The road to romance is never easy. Emma is up against some fierce competition when she is accepted onto the show. It seems as though all the other women are gorgeous and much better suited for Bellamy, although the majority of them don’t seem to be there for the “right” reasons. And, where do Emma’s loyalties lie, anyway? While she’s finding herself becoming more and more infatuated with Bellamy, she can’t seem to get her hunky neighbor out of her head. Is she getting sucked into the limelight, or is Bellamy the one for her?

“Bellamy” was absolute fun from start to finish. I loved the catty scenes with the other female contestants, including a surprise guest that no one saw coming, throwing a huge wrench into Emma’s plans. What I also appreciated: the blindsides. Many times I’ve had an inkling as to which direction a book was headed, but “Bellamy” is an absolute surprise. It keeps you guessing, all the way through.

The Smell of Circus

Hello Thursday! Meet my blog group, comprised of a fantastic group of ladies  who will dazzle you with insight on various topics.  After reading my post, check out their blogs as well. Just click on:

Froggie (Tracey): One frog’s distinct voice on the world around her.

Merry Land Girl (Melissa): Tales of a suburban mom who likes to talk about pop culture, books, Judaism, family, friendship and anything else that comes to mind.

Darwin Shrugged (Denise): Civilized Observations in an Uncivilized World

Denise’s topic choice for this week: Write about a time (at least one, can be more) someone else described you and you were shocked — either because they were so wrong or because they were spot on.

I attended my first psychic fair the summer I turned 18. At the time, I was interested in all things metaphysical. I loved reading all I could on horoscope and astrology, often pinning certain characteristics onto my friends and family based on their birth date. A psychic fair seemed the next step in my budding interests.

The heat was nearly unbearable, out of the ordinary for Salem. Salem, Oregon, not Salem, Mass. The fair consisted of a variety of tents and booths on display, all outdoors and all random. There were palm readers, tarot card readers, psychics, aura photographers. Some were selling crystals or jewelry. Artwork. I had a $20 dollar bill nestled deep into my shorts pocket, a lot of money for me in those days. I had to be choosy.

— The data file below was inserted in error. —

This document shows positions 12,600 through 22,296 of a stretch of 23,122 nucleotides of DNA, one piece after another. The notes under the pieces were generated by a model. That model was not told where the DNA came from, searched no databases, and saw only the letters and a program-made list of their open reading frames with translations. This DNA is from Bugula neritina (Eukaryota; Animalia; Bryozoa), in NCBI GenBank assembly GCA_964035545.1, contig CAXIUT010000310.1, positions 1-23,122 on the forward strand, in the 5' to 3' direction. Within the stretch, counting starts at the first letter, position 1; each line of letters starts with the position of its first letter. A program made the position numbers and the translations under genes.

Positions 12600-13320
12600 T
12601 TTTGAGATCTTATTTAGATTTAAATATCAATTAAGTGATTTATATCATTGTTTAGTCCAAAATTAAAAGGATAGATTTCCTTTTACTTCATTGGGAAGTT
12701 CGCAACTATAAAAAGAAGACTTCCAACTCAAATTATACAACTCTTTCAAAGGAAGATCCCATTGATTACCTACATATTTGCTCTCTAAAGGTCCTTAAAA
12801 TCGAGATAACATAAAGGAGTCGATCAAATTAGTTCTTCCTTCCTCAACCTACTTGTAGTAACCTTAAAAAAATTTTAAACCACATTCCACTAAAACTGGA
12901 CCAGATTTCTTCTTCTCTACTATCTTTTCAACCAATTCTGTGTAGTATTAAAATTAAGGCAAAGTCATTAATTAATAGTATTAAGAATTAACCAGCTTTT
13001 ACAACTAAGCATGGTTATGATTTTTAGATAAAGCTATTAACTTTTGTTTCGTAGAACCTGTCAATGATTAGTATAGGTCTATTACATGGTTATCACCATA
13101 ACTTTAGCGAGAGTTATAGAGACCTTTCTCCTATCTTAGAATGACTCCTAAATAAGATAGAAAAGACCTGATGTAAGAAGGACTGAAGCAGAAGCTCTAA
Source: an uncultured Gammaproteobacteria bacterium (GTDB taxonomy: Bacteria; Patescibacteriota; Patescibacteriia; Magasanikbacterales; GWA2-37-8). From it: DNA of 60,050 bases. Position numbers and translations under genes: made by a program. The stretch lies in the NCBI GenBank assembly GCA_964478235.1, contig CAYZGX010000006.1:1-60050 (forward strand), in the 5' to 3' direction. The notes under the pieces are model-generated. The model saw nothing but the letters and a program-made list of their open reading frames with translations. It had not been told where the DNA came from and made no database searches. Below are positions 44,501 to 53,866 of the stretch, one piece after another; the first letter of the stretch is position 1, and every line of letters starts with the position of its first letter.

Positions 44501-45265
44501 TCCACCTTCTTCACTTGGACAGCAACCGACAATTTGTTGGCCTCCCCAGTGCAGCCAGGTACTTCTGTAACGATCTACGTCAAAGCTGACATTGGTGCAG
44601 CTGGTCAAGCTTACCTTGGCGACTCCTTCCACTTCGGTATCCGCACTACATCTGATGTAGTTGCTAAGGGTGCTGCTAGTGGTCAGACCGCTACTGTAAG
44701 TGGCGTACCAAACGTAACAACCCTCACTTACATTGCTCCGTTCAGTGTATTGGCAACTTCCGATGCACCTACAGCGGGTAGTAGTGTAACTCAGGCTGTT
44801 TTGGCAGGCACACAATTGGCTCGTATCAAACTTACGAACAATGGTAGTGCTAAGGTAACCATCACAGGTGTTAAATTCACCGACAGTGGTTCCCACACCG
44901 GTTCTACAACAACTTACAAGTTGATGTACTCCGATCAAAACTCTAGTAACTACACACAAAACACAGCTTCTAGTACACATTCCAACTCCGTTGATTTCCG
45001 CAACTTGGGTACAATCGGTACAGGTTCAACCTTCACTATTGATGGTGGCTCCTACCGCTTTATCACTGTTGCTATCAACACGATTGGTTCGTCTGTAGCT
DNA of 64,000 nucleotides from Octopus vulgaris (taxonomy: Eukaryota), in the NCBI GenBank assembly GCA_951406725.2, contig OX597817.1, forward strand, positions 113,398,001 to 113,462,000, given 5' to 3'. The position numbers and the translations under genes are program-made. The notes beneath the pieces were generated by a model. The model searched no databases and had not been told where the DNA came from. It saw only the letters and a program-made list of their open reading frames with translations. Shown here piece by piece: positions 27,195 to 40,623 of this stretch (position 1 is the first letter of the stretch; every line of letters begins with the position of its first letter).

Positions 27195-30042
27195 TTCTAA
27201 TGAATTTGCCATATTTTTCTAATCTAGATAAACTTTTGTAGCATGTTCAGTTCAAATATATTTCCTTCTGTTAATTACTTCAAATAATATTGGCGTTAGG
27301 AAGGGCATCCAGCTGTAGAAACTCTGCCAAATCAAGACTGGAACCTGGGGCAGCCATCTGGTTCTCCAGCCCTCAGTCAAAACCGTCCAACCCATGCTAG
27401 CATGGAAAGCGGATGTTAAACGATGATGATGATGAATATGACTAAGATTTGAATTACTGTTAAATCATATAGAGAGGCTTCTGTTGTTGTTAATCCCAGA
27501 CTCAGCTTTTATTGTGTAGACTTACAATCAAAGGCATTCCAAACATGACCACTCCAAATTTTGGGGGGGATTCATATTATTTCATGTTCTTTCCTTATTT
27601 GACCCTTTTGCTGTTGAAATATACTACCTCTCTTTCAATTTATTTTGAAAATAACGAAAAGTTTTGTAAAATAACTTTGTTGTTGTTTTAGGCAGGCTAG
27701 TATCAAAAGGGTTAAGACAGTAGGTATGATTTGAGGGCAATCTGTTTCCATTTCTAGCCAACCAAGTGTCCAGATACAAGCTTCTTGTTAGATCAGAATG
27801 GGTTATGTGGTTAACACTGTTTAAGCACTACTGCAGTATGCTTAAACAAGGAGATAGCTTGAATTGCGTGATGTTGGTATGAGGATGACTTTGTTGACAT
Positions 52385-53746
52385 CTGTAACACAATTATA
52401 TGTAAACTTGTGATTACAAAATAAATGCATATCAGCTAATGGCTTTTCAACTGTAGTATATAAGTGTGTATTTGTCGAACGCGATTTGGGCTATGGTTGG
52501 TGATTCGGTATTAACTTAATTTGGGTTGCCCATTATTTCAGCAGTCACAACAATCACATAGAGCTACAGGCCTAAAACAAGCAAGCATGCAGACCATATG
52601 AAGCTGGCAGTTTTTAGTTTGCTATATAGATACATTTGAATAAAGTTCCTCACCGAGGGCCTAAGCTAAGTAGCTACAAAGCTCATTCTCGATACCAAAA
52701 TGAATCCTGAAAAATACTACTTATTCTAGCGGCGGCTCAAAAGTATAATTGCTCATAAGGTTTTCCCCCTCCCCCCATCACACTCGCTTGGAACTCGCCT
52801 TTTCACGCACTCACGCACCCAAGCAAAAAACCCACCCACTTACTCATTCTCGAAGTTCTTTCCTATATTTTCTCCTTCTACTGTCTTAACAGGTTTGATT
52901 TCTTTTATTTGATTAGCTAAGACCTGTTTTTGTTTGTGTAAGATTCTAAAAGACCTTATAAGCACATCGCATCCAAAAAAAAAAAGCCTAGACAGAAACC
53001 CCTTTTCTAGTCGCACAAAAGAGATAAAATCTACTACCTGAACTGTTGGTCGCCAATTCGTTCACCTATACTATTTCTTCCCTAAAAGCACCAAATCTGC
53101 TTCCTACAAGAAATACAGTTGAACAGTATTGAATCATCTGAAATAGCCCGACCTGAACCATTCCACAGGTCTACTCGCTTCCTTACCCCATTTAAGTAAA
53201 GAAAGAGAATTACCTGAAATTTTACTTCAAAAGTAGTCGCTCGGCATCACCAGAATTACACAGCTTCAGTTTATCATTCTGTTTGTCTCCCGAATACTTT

I stopped in front of an older woman whose sign read: “Palm reading, past lives. $20.” I don’t know why I chose her. Maybe it was intuition. She didn’t look like someone you’d stereotype as a palm reader, a mystic. She was squat, with short graying hair, and quiet. She wasn’t trying to peddle anything, not like most of the others. I remember admiring that about her. I felt like I could trust what she had to say.

I was nervous, then. I always get that way before I’ve had my palm read, or my cards examined. You never know what will be said, and considering this being my first time I was even more nervous. I smiled shyly while she waved her hand at the empty seat in front of her. “Are you interested in having your palm read?” she asked me. I nodded and took a seat.

“For $15 dollars, I will do the reading. For $20, I can tape it for you. Which would you prefer?” She showed me a blank cassette tape, and a bulky tape recorder sitting next to it. “I’ll pay $20.” I told her, digging into my shorts pocket for the $20 crumpled up inside it. I felt a twinge of regret while I handed the money over. Something else I usually feel when parting with hard-earned money.

The woman stuck the cassette tape into the recorder, pressing “record”. Then, she reached out and grabbed onto both of my hands, palms facing up. I knew a little about palm reading, knowing my life line, head line and heart line. That was the extent of it, though. She studied my hands with intensity, which made me even more nervous. What would she find buried deep within the markings of my palms?

“You’ve had a hard life. I see you as a mother with a lot of kids, very poor. Living on the streets.” She peered into my palms. “I also see you as a man, a viking.” It was at this point where I started to seriously doubt choosing her to read my palms. She kept coming up with stories that anyone could conjure up. A princess in the Renaissance period. An avid bird watcher in the 1920’s. What was next, that I was Cleopatra in my past life? Doesn’t that honor belong to Shirley Maclaine?

“I see you working in a circus. You were a circus performer. There are elephants.”

I’d been looking down at my palms for most of the conversation, trying to see what she saw, trying to figure out what she interpreted by the lines and etchings of my hands. This time, I quickly glanced up at her and looked her dead in the eye. “What did you say?”

“A circus. You were a circus performer, and your act involved many elephants.”

When I was very little, around the age of 3, I had a reoccurring dream. In it, I couldn’t see anything. There was nothing but darkness, as though I kept my eyes closed the entire time while in my dream state. But where there was the absence of sight, I could smell and hear everything around me.  A strong smell of hay, the sounds of people talking. I could smell the animals, and I kid you not, I could hear the trumpeting of elephants. There was so much going on around me that I’d wake up from this dream feeling confused and disoriented. I’d never been to a circus and to this day I still haven’t been to a circus. Where did this memory stem from?